It seems clear that there was a lapse of time between the giving of the instructions and the actual carrying of them out. In that period we have the events of chapters 32 and 33 in which there is the lapse on the part of the people and the making of the golden calf by Aaron. Here idolatry is introduced once more and, as we have seen, it is not a matter of departure from Jehovah altogether, but the constituting of the worship of God according to man's own ideas. It is bringing God down to a level which is not worthy of Him and which is more the creature than the Creator. Let us remember that this is the nature of idolatry; not that a Supreme God is ruled out but that He is reduced to the ideas of man.
The House of God and the Judgment of Sin
This led to a very severe course with the people on the part of Moses as we see in the narrative; judgment and destruction followed and Moses took and placed outside of the camp the Tent of meeting; evidently not the one referred to in chapter 32, but a temporary one, and it would seem quite clear that he had spiritual understanding as to the meaning of the dwelling place of God, namely, that it is a place altogether separate from sin and darkness and idolatry and has its being upon the very basis of the judgment of sin.
It is a thing of which to take notice, that wherever we have the house of God coming into view, we also always have the forces of evil coming out. It is here in Exodus, the adversary breaks in amongst God's people with idolatry to capture the worship of God for himself, and to frustrate the completing of that habitation of God. It is most clearly seen when we come to the letter to the Ephesians, where the main subject is "the Church which is His Body" and as against this the Principalities and Powers are seen to be in active operation. One of his most successful methods of destroying the true House of God, is that of constituting worship according to man's thoughts instead of according to God's revelation, and the bringing in of the house of God in the book of Exodus as we have noted, particularly relates to things being made according to the pattern as shown in the Mount. To deal with this false thing which has broken in, there needs to be that spiritual priestly energy as displayed by Moses and the sons of Levi in taking the sword, judging this idolatry without regard for sentiment or natural relationship. "The sword of the Spirit which is the Word of God" is "quick and powerful, and sharper than any two edged sword, piercing even to the dividing asunder of soul and spirit, joints and marrow" (Hebrews 4:12).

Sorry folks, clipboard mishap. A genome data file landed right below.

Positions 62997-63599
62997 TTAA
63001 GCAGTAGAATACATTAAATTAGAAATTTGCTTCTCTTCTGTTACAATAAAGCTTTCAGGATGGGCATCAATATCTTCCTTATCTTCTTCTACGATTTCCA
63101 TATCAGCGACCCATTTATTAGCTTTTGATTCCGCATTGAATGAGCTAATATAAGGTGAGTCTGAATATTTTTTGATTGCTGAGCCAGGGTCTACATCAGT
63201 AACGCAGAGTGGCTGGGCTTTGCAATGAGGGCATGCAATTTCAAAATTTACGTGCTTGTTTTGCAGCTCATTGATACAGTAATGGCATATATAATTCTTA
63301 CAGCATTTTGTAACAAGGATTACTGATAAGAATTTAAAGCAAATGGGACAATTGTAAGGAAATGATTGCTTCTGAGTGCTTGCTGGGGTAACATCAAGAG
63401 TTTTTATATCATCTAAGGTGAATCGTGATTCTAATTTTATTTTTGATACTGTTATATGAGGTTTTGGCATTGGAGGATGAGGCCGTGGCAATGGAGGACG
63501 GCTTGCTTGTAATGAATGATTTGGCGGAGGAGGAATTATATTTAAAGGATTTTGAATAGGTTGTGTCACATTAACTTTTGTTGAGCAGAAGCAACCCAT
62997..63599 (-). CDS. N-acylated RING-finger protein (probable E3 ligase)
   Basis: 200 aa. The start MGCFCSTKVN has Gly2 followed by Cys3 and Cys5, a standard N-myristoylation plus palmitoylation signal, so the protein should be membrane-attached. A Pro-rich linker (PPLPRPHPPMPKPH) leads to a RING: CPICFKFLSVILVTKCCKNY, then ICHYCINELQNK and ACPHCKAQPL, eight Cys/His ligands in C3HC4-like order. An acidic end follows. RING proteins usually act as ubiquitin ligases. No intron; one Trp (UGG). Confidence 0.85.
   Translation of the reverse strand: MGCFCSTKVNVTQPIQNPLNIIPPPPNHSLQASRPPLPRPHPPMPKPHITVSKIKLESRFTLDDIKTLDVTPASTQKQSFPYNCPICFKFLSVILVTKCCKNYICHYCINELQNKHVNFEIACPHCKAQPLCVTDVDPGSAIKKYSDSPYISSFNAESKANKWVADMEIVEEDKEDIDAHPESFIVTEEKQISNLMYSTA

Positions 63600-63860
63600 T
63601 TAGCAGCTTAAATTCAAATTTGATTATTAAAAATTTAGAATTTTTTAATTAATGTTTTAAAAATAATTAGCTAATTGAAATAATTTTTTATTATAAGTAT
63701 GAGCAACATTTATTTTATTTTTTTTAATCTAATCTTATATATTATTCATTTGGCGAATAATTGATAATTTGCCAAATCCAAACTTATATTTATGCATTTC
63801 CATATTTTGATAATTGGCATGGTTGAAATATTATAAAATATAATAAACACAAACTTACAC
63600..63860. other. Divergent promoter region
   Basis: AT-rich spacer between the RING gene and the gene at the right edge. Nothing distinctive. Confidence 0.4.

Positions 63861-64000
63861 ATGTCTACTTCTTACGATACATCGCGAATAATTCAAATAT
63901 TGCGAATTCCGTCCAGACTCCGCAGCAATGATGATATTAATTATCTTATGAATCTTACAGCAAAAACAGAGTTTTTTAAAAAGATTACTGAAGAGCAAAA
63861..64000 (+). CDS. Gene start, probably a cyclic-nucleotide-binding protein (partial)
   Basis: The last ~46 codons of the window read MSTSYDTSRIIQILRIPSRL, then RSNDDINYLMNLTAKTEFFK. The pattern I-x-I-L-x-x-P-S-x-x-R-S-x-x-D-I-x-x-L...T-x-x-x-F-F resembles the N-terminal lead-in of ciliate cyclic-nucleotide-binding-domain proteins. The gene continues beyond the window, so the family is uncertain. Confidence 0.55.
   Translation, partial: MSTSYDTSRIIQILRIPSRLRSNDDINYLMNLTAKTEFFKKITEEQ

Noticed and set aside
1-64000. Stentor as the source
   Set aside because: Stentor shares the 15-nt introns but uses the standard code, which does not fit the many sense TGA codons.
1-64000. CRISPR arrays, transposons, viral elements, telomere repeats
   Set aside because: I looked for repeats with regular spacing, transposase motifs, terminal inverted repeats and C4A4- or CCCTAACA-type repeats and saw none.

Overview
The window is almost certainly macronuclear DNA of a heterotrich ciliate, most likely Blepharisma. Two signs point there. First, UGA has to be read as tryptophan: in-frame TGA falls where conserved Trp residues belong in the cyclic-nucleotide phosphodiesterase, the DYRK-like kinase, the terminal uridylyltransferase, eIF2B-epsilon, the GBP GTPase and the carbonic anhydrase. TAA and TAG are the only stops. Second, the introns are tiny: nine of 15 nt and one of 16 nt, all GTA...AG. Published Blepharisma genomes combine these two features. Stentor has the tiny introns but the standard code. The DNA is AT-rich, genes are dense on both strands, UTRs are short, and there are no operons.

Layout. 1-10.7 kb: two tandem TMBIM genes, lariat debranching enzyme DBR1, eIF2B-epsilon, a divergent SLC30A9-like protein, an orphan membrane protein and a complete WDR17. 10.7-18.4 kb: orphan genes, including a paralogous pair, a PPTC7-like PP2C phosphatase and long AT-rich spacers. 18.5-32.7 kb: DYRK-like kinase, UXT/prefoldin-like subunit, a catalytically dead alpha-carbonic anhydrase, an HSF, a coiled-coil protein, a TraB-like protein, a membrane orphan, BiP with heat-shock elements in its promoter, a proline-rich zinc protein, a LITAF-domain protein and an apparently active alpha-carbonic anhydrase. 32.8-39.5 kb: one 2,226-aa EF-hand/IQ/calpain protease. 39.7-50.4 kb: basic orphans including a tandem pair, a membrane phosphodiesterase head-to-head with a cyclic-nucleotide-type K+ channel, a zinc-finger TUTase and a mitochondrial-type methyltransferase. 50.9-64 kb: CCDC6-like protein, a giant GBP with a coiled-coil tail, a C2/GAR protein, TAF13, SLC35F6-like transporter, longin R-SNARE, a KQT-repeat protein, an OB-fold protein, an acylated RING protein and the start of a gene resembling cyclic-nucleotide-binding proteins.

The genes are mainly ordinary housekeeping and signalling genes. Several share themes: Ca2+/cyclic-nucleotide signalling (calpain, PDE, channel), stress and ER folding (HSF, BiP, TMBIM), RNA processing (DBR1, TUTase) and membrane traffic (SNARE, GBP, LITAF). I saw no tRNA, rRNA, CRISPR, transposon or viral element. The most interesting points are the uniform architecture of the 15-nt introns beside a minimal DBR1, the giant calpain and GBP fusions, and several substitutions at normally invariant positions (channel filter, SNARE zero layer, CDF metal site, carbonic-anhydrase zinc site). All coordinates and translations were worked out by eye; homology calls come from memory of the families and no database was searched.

We further note that when on the basis of this complete judgment of sin the Tent of meeting was pitched outside of the camp where worship had been constituted according to man's thoughts, then the Lord talked with Moses face to face as a man speaketh unto his friend. Thus fellowship, communion, revelation are bound up with complete separation from all that is of man, even though it be religious. When we come to the New Testament and to the place where the Church comes actually into being, we find a company spiritually separated from the religious order of the day, as it were outside the camp, and there the Lord manifested His presence, constituted them the first members of His spiritual house, and gathered to them a company of the saved who had come under the power of the sword, the Word, piercing, cutting, and leading to repentance. It is in this sense that the Church is the Ecclesia or "called out" company, partaking of the nature of Him Who was "Holy, harmless and separate from sinners." Thus it is that the "true habitation of God through the Spirit," "The Church which is His Body," "The House of God" is that which comes to be known by the Believer, not along the line of historic conception, or traditional acceptance, or even doctrinal presentation, but by revelation to the heart by the Holy Spirit. It is essentially a heavenly thing; a spiritual thing.
The Apostle Paul had to be caught up into the third heaven to be shown the true nature of the Church, and when seeking to speak of that revelation to saints here on earth, he realised the necessity and prayed earnestly for them that they might be given "a spirit of wisdom and revelation in the knowledge of Him, the eyes of their hearts being enlightened." The dimensions which he goes on to mention "the breadth and length and height and depth" are the dimensions of that ultimate dwelling-place of God when the new Jerusalem comes down from God out of heaven and it is said "the tabernacle of God is with men." This is Christ in His fulness as corporately manifested; in other words, the Church of the living God. Our need today is for a fresh revelation of what the house of God is according to God's mind and not according to man's construction. We have said that in that which is of God, man's judgment and wisdom have no place, everything is by the Holy Spirit.